Under the law, parents can remove their children from sex education classes as they could before. Schools also would be allowed to not offer sex education, but they would have to notify parents they did not offer such courses.
“What we are asking educators to do is provide information,” said Rep. Tamara Grigsby (D-Milwaukee), who helped write the law. “In no way is that encouraging sex.”
Southworth, a Republican, says in his letter that he could charge teachers with contributing to the delinquency of a minor, depending on the specifics of cases he reviews.
“If a teacher instructs any student aged 16 or younger how to utilize contraceptives under circumstances where the teacher knows the child is engaging in sexual activity with another child – or even where the ‘natural and probable consequences’ of the teacher’s instruction is to cause that child to engage in sexual intercourse with a child – that teacher can be charged under this statute” of contributing to the delinquency of a minor, he wrote.
He said the law went too far because it required teachers not to teach students about the effects of birth control, but on how to properly use them, “which turns objective instruction into implicit encouragement and advocacy.”
Southworth said in an interview that he couldn’t say how likely he would be to file charges if districts taught sex education under the new law because it would depend on the specifics of any case.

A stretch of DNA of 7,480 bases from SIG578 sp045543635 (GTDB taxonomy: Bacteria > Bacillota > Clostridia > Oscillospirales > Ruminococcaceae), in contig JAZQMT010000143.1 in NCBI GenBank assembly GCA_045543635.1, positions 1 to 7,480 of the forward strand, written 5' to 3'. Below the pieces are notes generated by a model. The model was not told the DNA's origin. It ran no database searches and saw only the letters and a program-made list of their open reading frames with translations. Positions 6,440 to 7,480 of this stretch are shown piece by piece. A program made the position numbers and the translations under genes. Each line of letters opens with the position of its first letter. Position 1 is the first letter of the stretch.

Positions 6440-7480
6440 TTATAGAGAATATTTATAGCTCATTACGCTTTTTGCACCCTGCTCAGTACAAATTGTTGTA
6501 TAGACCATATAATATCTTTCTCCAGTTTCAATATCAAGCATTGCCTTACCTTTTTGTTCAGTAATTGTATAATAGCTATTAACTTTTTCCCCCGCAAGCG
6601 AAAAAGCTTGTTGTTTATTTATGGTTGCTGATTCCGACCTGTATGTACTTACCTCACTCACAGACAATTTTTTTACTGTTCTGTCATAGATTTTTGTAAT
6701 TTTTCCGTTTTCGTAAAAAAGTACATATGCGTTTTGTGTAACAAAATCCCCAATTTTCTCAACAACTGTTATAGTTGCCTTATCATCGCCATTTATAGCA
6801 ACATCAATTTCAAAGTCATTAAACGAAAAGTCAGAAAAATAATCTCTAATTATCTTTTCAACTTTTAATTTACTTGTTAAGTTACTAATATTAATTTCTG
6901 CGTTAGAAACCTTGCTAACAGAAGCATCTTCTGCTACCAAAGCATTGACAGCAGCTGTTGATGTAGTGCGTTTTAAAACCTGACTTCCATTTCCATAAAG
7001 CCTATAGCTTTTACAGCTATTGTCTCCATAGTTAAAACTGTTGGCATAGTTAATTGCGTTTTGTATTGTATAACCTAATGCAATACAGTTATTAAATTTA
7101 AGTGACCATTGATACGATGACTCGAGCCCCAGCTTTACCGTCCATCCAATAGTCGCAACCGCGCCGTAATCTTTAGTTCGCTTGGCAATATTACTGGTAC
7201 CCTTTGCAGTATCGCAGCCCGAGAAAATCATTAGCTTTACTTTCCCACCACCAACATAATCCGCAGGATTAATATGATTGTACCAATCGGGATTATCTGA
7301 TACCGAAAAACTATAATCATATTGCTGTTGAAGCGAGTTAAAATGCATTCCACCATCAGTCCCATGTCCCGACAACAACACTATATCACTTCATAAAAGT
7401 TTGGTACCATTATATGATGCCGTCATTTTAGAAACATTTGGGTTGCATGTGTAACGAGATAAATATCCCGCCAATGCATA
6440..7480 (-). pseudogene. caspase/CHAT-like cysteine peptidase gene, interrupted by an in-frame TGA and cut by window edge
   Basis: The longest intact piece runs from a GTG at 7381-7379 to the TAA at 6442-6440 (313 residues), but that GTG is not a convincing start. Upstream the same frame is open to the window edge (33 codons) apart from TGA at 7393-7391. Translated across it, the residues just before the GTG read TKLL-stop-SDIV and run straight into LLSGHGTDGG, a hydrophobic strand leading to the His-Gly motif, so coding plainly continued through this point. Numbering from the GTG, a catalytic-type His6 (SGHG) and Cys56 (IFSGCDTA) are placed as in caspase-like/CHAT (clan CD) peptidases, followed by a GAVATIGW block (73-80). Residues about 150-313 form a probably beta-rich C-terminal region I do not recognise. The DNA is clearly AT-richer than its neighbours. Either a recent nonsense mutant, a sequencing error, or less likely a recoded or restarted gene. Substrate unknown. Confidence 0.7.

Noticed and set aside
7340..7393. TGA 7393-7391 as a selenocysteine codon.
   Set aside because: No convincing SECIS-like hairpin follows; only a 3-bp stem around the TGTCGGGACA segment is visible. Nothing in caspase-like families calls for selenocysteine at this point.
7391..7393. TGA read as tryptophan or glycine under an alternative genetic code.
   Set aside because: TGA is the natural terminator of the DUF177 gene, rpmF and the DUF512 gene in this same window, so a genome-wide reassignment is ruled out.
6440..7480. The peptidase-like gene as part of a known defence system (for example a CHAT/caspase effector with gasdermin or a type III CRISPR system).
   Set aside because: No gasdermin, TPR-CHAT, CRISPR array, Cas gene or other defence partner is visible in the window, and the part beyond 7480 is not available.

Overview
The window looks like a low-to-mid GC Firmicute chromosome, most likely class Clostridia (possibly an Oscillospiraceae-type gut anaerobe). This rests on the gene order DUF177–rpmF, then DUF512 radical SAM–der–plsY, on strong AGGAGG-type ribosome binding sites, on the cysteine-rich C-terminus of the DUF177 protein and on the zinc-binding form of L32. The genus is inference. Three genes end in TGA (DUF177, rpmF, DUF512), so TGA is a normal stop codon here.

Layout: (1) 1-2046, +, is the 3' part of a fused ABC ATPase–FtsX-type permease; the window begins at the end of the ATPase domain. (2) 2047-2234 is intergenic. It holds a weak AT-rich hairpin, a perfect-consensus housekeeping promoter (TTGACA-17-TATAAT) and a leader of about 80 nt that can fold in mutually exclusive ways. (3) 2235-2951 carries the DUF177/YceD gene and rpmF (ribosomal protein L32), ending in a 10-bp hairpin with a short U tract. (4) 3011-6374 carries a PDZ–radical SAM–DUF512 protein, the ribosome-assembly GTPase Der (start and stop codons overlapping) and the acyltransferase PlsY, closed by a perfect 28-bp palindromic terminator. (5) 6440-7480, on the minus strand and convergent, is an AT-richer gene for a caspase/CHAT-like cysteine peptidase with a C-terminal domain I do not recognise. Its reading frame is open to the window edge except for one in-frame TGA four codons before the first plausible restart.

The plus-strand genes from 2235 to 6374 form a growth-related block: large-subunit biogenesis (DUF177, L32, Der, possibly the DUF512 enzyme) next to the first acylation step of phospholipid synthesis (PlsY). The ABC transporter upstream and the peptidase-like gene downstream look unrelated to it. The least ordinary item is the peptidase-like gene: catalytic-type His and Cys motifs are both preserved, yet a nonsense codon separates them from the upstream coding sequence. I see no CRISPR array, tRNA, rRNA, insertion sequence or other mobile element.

“I’m not looking to charge any teachers,” he said. “I’ve got enough work to do.”
He disputed claims by Roys and Grigsby that he was inciting fear in teachers or trying to promote his political views, saying he had an ethical obligation to tell districts his interpretation of the law.
“If I’d wanted to be ideological, I would have said in the letter you shouldn’t have sex before marriage because that’s the Christian perspective. I’m an evangelical,” Southworth said.
Southworth’s letter says the law undermines parental authority and requires schools to condone controversial sexual behavior because they have to teach students about gender stereotypes. That likely would require schools to teach students about homosexuality and transgender and transsexual people, he said.
He said the law prevents teachers from telling students “that sexual promiscuity is even wrong” and would conflict with most students’ and teachers’ religious beliefs.
He said the law also opened the door to having sex eduction taught by Planned Parenthood of Wisconsin, which provides contraception and abortions and lobbied for the changes.
Chris Taylor, public policy director for Planned Parenthood, said his group goes to schools only when invited.
Officials with the Necedah Area School District received the letter, but the district has not taught sex education for years, said Charlie Krupa, the school superintendent.
Officials with the Mauston School District and Royall School District said they hadn’t decided how they would handle sex education in light of the new law. An administrator with the Wonewoc-Center School District did not return a call.